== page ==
Guest Column: Making The Case For CDs
When we started Jazz Collector we invited members of the community to contribute to the site and, if you check out the About page, we apparently still do. To date, no one has really taken us up on the offer and all of the posts have been written by yours truly, which has been fine. The other day, however, we got a note from one of our readers asking if he could post an item and, of course, the answer was yes. So here it is:
“Greetings-my name is Ceedee and I’m a jazz collector. I’ve been using this music and the never-ending search for the next ‘must-have’ as a source of pure pleasure and inspiration for nearly 40 years now. And if the latest list of items I’m watching at eBay is any indication, it’s a search that’s not about to end any time soon. It’s the access to collections and collectors worldwide that eBay has made possible – not to mention great web sites such as Jazz Collector – which go a long way towards enabling this ‘healthy’ habit.
Before the 12-step analogy goes any further, let me assure you that for me, it has been necessary
to draw the line at times. The choice should never be between rent or records, right? If you’re looking lovingly at that mint Blue Note LP from 50-plus years ago that you just scored at a garage sale, knowing full well it will bring you more pleasure than your last relationship, there’s something wrong, isn’t there? If you actually enjoy the fetid air coming from the latest stack of vinyl gems on your shelf – which to you just conveys authenticity – that’s pretty sad, correct? Nah, you’re a collector!
Which brings me to the point. It’s all about the music for this collector, not exclusively the way it’s captured. I don’t treasure rare recordings of crappy sessions. I don’t have to own – to borrow from an old Robert Klein bit – every record ever recorded. By the same token, I don’t think CDs are best used as doorstops since few hold the promise of perfect sound forever.
The recent postings on Stan Getz and Al’s reference to CDs as (to paraphrase) okay to own, but not really seen as collectible (gasp!) made me think that maybe another opinion – along with favorite examples – might be timely. Here are a few of those favorites:
Stan Getz Quartet-AT LARGE, PLUS! (Volumes1+2). These are two discs that I’ve only seen once in the years since their release in 1991 for Jazz Unlimited (Denmark). These are wonderful transfers of Stan’s 1960 date for Verve, then released as At Large (a two-LP set). I owned that version years ago, but I don’t recall it sounding as good as these compact discs do. Maybe my system at the time wasn’t up to the task. Who knows? The Folks Who Live On The Hill, Younger Than Springtime and In Your Own Sweet Way are a few standout ballads, while I Like To Recognize The Tune, with its vocal refrain, always brings a smile to my face. The European quartet with Jon Johansson on piano gives Stan the support that makes these sessions a highlight of his discography. With three unreleased tracks, they deserve to be better known.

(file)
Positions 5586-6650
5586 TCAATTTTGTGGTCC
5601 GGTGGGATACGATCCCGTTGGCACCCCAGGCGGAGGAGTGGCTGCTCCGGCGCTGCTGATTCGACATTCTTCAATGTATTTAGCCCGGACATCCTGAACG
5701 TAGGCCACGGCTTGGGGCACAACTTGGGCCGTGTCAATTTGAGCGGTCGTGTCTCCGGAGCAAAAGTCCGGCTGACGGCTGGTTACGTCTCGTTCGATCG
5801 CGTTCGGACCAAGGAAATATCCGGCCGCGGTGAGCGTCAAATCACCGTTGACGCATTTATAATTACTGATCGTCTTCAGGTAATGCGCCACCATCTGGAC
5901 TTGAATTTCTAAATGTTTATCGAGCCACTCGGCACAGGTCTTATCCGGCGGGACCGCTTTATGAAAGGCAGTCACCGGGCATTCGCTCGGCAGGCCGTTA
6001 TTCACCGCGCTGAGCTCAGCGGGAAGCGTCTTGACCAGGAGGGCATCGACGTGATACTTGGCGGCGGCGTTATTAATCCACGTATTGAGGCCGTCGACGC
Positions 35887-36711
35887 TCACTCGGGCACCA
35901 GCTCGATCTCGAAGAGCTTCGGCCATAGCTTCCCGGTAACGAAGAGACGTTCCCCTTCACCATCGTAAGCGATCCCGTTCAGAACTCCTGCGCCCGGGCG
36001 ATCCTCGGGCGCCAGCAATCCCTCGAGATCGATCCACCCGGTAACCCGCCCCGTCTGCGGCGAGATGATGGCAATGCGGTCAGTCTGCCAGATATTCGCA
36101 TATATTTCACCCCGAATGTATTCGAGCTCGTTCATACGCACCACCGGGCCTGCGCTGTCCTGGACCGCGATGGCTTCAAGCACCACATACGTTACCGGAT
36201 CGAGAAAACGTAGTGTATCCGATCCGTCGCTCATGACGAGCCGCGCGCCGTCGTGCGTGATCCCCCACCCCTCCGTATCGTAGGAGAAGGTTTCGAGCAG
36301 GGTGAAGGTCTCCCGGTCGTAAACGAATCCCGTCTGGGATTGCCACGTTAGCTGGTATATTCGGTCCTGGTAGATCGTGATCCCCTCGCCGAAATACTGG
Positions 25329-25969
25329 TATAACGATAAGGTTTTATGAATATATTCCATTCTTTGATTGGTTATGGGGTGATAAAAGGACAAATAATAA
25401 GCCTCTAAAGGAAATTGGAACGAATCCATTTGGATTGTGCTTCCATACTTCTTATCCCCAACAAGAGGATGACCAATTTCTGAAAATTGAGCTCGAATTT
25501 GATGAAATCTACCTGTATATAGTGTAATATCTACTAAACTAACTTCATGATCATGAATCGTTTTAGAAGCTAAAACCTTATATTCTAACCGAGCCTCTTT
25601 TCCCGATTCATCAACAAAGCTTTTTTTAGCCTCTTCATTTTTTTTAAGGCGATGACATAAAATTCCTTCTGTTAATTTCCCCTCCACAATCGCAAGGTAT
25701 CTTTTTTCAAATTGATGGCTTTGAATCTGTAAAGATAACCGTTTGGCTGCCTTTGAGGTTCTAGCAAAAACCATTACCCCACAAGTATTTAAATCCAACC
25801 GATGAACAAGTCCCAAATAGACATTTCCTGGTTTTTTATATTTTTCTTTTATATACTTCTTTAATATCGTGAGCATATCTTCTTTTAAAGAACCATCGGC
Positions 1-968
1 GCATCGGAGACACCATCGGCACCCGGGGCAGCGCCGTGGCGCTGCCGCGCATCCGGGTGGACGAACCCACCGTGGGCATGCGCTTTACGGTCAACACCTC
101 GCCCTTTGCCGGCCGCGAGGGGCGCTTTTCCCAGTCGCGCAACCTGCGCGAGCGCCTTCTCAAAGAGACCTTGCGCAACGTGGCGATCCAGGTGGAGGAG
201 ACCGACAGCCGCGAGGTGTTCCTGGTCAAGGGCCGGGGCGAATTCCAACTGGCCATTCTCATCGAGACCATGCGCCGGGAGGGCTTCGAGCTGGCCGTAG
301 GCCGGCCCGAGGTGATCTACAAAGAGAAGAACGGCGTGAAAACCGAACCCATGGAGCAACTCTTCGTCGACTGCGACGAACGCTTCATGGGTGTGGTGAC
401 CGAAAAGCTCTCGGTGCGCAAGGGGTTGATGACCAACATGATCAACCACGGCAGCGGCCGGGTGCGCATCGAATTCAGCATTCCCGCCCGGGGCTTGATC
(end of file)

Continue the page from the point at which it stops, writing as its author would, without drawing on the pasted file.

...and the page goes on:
Pianist Ray Bryant has recorded many trio records over the years, but none done in recent decades has jelled as well as his 1992 THROUGH THE YEARS release for Emarcy/Japan. It’s also part of a two-volume date. Bryant is supported by Rufus Reid and Grady Tate. Covering standards that he enjoys as well as his own originals, the pianist especially shines on Cubano Chant and Django. This well-engineered disc is one that American companies would do well to license as a vinyl issue – or they could put Kind Of Blue out for the umpteenth time (don’t get me started!).
A date that initially came out in both disc and LP format – and then was poorly promoted – is THE LATIN SIDE OF JOHN COLTRANE by trombonist Conrad Herwig from 1996. With Brian Lynch, Ronnie Cuber, Danilo Perez, Eddie Palmieri and Milton Cardona amongst the gathered ensemble. The selections from Coltrane’s book are very well-served and very well-recorded. The Afro-Cuban versions of A Love Supreme, Blue Train and Africa sound unlike anything I’ve heard since. Rare and well-done!
Finally,lest you think I’ve given up on the record bug, here, pictured below, is one of my favorite Monk Prestige 1950’s sessions — this issue put out by Barclay (France). This is the flipback Euro cover with the great Herman Leonard photo . There’s something about listening to tunes like Trinkle,Tinkle and Little Rootie Tootie that just . . . well,sound hipper with this photo nearby. Dance on, Monk-dance on.
Well,that’s it. Hope you’ve read something that enlivens your next foray into the racks. Thanks to Al for giving me the time – this site is a daily pleasure. Happy hunting folks!”